“Thousands” of convicted sex offenders could be working in schools – because a “significant loophole” in the law allows them to change names, “go under the radar” and become teachers, a charity claims.
The Safeguarding Alliance charity says it is aware of such cases internationally, and has highlighted the case of a convicted paedophile in Blackburn who it said changed his name so he could volunteer to work with children at a mosque – despite a court order banning him from working in any educational setting.
The alliance is now calling for the law to be changed to remove the automatic right of sex offenders to change their name online by deed poll – and instead make it a requirement that they apply to a court.
Its campaign is being backed by an influential Conservative MP and committee chair. But the Department for Education insists that existing safeguarding procedures take account of name changes.
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Safeguarding Alliance chief executive Emily Konstantas said: “Convicted sex offenders are able to achieve qualifications in their new name in order to enter the teaching profession or an education setting.
Sex offenders changing their names
“Additionally, they are able to obtain a clear DBS (disclosure and barring service) [criminal record] check. Essentially, this means potentially there could already be someone in a school, charity or other setting who is a convicted sex offender using a new name to work alongside children or vulnerable adults."
She told Tes: “At present, we have no way of knowing how many sex offenders are working in schools – there could be thousands – that’s how serious this is.”
However, the DfE said the Home Office reserved the right not to issue a document in a new name to a registered sex offender, and said current DBS checks required that employers must ensure applicants declare all previous name changes.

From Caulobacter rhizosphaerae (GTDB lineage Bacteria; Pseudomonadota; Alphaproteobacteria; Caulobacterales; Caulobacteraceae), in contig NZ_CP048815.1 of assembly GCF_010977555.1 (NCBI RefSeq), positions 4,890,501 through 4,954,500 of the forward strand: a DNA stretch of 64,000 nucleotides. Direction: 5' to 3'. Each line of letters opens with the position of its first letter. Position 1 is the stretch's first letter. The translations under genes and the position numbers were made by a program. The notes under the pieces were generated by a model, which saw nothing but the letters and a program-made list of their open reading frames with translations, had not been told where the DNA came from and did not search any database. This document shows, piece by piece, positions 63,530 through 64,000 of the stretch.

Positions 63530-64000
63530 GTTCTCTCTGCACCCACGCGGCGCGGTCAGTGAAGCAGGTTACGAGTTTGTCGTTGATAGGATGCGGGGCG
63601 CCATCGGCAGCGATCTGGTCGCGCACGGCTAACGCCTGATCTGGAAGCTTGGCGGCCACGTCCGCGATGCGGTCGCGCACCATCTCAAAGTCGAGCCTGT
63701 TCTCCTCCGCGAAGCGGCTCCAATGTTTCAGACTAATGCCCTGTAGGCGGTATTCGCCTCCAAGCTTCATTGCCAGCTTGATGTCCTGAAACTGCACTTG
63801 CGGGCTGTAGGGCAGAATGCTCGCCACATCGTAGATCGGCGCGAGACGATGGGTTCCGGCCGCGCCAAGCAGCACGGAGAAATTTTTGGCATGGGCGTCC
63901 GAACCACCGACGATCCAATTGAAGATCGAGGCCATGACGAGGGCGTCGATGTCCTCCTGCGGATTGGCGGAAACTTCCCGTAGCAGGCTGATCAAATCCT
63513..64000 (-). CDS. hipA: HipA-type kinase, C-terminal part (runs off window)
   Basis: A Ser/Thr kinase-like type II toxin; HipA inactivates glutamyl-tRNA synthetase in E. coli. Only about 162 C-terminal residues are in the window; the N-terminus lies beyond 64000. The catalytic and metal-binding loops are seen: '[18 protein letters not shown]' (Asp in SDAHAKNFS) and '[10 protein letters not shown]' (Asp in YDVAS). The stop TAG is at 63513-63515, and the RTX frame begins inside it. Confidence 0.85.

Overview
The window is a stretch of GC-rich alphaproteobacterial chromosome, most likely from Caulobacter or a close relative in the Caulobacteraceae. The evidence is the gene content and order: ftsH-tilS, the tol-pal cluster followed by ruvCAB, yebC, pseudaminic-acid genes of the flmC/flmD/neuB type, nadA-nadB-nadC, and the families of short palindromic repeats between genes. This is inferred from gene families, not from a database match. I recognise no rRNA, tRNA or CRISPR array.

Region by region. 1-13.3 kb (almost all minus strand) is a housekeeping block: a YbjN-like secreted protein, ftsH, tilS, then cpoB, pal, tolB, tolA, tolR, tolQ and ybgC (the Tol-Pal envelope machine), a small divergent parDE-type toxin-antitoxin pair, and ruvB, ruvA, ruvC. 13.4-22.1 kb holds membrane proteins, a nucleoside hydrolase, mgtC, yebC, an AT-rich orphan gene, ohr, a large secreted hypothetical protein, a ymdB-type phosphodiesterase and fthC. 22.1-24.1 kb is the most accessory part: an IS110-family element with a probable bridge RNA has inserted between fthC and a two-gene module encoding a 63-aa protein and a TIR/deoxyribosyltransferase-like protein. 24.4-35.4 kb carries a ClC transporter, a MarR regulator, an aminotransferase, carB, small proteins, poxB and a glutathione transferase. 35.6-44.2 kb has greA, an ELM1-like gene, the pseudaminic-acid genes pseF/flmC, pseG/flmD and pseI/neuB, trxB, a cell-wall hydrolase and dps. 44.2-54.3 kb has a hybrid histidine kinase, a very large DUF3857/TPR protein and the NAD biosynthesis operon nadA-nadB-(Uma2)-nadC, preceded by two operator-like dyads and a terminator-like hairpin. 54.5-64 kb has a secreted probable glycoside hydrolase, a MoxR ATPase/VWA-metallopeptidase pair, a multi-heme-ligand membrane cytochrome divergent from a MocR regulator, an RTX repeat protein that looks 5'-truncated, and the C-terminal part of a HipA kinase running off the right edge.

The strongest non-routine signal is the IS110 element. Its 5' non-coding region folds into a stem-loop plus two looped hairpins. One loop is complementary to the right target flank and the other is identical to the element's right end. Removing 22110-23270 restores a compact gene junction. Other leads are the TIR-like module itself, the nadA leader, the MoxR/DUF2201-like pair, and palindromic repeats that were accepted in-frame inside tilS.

The DfE also highlighted the Change of Name Guidance 2016, which it says is designed to make it more difficult for people to change their identities to support criminality.
A DfE spokesperson said: “Schools and colleges are safe places and must – and do – adopt recruitment procedures that help deter, reject or identify people who might be unsuitable to work with children.
"Registered sex offenders are subject to strict notification requirements, which require them to tell the police of any name change within three days. The failure to do so is a criminal offence with a maximum prison sentence of five years.”
But Ms Konstantas said part of the problem was that the onus was on the offender to act with honesty.
She said: "The DBS form asks the offender whether they have held any other names, again putting the onus of the offender to declare the truth.
"If the offender does not declare a name change to their employer, and provides all the required and legal documentation in their new name, an employer would have no reason at any stage to believe or suspect that there was ever a previous name held."
Meanwhile, Robert Halfon, chair of the Commons Education Select Committee, has also expressed concern about the issue in a letter to home secretary Priti Patel in which he highlights the issue as a “matter of public interest” and says “the safer recruitment process is being undermined to the point of rendering it redundant”.
He states: “The process by which a convicted sex offender or criminal can change their name by deed poll is far too simple, inexpensive, unregulated and can be carried out from prison. The name change forms make no provision that a sex offender must declare that they are a convicted criminal.”
The charity is now sending a letter to all schools, calling for them to check a potential staff member’s attested birth certificate – which it says is the only document which cannot be changed by deed poll – against other documentation such as passport and drivers’ licence.